My husband and I are on Day 26 of an exercise/eating program, and we've had pretty good results.
One of the things that makes it work?
In my opinion, it's our mutual encouragement.
Even though the fitness instructor on the screen spouts words of motivation and inspiration ("Pain is temporary but quitting lasts forever!" and "I'm proud of you!"), it's the words my husband and I share that make the biggest difference.
"You've got this."
"You're doing great."
It really helps having a buddy, a partner in the room who won't let you cheat, who tells you you're all right, who keeps you going. We do that for each other, and we've both acknowledged how much it helps.
We all need encouragement. Babies learning to walk or feed themselves. Toddlers practicing ABCs and holding pencils. Kids learning to ride bikes or...in my house...drive a car. Tender words, enthusiasm, joy, celebration. While we are pretty good about encouraging our kids, we forget we all need it.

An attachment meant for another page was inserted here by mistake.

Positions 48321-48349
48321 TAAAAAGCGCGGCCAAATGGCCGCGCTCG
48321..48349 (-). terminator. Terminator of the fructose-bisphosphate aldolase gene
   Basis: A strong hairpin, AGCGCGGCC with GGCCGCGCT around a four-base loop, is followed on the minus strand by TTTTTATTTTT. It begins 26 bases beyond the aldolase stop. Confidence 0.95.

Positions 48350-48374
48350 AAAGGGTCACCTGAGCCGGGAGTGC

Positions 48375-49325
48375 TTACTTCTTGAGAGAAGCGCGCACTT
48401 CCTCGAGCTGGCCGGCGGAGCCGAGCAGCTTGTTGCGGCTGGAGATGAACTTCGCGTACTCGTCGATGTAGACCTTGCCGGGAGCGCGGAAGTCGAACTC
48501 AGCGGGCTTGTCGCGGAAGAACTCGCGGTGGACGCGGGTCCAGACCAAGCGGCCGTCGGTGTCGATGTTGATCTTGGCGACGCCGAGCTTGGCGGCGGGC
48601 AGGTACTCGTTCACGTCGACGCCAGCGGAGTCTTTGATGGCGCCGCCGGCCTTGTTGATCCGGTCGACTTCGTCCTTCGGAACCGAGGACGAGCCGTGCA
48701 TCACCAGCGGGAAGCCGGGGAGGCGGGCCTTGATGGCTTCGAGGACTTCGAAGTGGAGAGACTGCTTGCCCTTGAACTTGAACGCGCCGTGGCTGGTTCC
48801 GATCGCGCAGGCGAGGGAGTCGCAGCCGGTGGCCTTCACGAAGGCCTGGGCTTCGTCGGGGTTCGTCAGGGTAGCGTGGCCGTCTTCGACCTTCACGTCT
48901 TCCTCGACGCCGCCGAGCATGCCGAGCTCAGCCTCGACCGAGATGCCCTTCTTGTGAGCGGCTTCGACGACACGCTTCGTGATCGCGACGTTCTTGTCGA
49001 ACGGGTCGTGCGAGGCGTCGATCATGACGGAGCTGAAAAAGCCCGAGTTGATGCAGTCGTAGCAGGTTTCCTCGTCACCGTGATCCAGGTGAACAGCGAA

Adults don't often get it, though. Not from bosses, and sometimes not from family, friends, or even spouses. And if you think writers have big egos because of the positive reviews we sometimes receive, think again. It's those bad ones that stick in our minds!
Remember Barnabas from Acts, whose name means "Son of Encouragement"? What a gift he must have been to the early Church and those around him. Few people are naturally so encouraging, but I suppose that means the rest of us have to work on it a little bit.
And as we all know, you can never guess what pain someone else is living through. Just because we can't see it, suffering lingers in every human heart.
So today, I'm going to encourage someone. The cashier at the store, a writing buddy, and my family.
When I achieve something that's been a struggle, I'm going to congratulate myself, too--for sticking with it, even if the results aren't what I'd hoped.
And whatever you're going through, remember God is with you in it. He's strong and you can rely on that strength. You're a precious person. You've got this.